|Test Meal Administration|
Table 7 illustrates administration of the MTT to two rhesus monkeys categorized as metabolically “normal’ based on “normal” fasting blood glucose values. The monkeys were given a diet of 55-60% carbohydrates, 15-25% protein, and 15-30% fat. Readings of blood glucose, insulin, and glucagon were taken at time points 0, 5, 7, 60 and 120 minutes. Additionally, at the same time points, the incretin hormones, GIP and GLP-1 were measured to more directly measure the incretin effect. In subject r98038, a significant increase in insulin and concurrent drop in glucagon were seen at time point 5, as would be expected. One hour after MTT administration very significant increases in insulin, GIP and GLP-1 were seen in subject r98038, again coupled with consecutive decreases in glucagon. Comparison of blood glucose levels at time points 0 and 120 minutes illustrates that normal metabolic functioning has returned the subject's blood glucose levels to normal within 120 minutes of MTT administration.
By contrast, subject r91081 appears from its baseline blood glucose level to be a “normal” metabolic subject. However, the characteristic first-phase insulin secretion at time point 5 following MTT administration is lacking as is the time point 7 blood glucose decrease. Further analysis showed that at 120 minutes following MTT administration the blood glucose and glucagon values were markedly higher than the baseline readings. These results contradict the results for “normal” subject r98038, and strongly indicate impaired metabolic control which was not discernable from the fasting blood glucose value.
|TP 0 min||58.15||15.68||<8||12.8||180.79|
|TP 5 min||70||25.52||<8||13.6||145.5|
|TP 7 min||71.15||17.16||<8||11.3||243.26|
|TP 60 min||53.7||108.56||640||26.6||182.7||(+) 1%|
|TP 120 min||56.3||43.97||560||34.9||138.22||(−) 23%|
|TP 0 min||56.15||24.71||175||196||99.8|
|TP 5 min||63.05||32.44||160||178||95.4|
|TP 7 min||64.5||59.48||150||146||90.51|
|TP 60 min||63.85||111.1||950||141||114.49||(+) 14.7%|
|TP 120 min||78.15||202.29||950||124||145.32||(+) 45.6%|
Table 8 illustrates the effect of GNTI on physiologic control of glucagon levels. Baseline readings were taken on Day 1 of blood glucose, insulin, glucagon, GIP, and GLP-1 in metabolically impaired rhesus monkeys as determined through administration of the MTT. Cumulative in-situ doses of 45 ng/kg and 95 ng/kg were active on day 5 and day 7, respectively, during administration of the MTT. Readings of blood glucose, insulin, glucagon, GIP, and GLP-1 were taken at time points 0, 60 minutes and 120 minutes. As Table 8 illustrates, both dosages resulted in a marked decrease in glucagon at both time points 60 and 120 in all subjects tested. Comparison to untreated subject r91081 in Table 7 further demonstrates the marked decrease in glucagon.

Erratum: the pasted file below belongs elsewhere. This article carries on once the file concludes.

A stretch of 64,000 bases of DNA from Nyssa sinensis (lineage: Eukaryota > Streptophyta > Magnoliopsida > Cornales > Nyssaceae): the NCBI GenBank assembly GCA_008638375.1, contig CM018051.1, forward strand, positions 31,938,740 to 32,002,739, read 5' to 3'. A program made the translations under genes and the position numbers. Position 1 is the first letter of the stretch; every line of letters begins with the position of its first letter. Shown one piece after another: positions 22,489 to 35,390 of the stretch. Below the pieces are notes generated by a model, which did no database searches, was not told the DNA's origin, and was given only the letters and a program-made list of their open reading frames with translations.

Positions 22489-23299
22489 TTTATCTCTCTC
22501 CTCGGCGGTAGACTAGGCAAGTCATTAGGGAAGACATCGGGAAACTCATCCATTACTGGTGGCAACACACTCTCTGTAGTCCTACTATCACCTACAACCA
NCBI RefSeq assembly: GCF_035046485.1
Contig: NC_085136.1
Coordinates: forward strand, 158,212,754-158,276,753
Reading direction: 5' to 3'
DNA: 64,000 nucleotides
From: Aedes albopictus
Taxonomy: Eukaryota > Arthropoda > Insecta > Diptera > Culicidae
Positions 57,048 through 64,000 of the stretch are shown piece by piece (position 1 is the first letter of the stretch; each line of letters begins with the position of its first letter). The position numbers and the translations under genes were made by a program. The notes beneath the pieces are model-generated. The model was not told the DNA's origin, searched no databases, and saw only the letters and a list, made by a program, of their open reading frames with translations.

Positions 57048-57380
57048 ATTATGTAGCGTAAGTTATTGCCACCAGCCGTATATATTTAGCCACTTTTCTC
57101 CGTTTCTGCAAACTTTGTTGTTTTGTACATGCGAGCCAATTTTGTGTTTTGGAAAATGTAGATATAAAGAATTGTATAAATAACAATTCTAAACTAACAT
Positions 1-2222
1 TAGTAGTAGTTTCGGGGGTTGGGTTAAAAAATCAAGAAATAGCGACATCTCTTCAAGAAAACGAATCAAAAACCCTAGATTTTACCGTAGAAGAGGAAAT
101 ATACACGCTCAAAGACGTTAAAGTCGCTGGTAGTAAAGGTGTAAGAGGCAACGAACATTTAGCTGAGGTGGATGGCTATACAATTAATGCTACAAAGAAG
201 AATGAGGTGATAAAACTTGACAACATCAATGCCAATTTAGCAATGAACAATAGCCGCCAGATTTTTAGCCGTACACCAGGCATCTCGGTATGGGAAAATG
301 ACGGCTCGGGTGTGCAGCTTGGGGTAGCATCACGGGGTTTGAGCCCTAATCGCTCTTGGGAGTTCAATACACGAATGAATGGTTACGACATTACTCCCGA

|Day 1||Baseline||No Drug||64||16||25||13||394|
|Day 5||TP 0 min||45 ng/kg||73/9/18||51||14||8||11||411|
|TP 60 min||64||122||650||31||267||−35%|
|TP 120 min||67||200||n/a||31||261||−36%|
|Day 7||TP 0 min||95 ng/kg||74/7/19||56||14||30||28||472|
|TP 60 min||70||100||675||35||240||−49%|
|TP 120 min||63||54||675||n/a||271||−43%|
|Day 1||Baseline||No Drug||76||11||140||13||377|
|Day 5||TP 0 min||45 ng/kg||73/9/18||83||57||50||34||411|
|TP 60 min||98||396||640||83||366||−11%|
|TP 120 min||78||249||760||82||249||−39%|
|Day 7||TP 0 min||95 ng/kg||75/6/19||82||71||25||60||487|
|TP 60 min||106||401||675||n/a||351||−28%|
|TP 120 min||95||307||775||223||267||−45%|
|Day 1||Baseline||No Drug||74||15||n/a||10||316|
|Day 5||TP 0 min||45 ng/kg||74/8/18||69||23||n/a||19||302|
|TP 60 min||70||145||320||49||172||−43%|
|TP 120 min||76||137||775||79||122||−60%|
|Day 7||TP 0 min||95 ng/kg||74/7/19||73||30||20||67||293|
|TP 60 min||69||54||75||60||107||−63%|
|TP 120 min||86||71||240||77||108||−63%|
While the present invention has now been described and exemplified with some specificity, those skilled in the art will appreciate the various modifications, including variations, additions, and omissions that may be made in what has been described. Accordingly, it is intended that these modifications also be encompassed by the present invention and that the scope.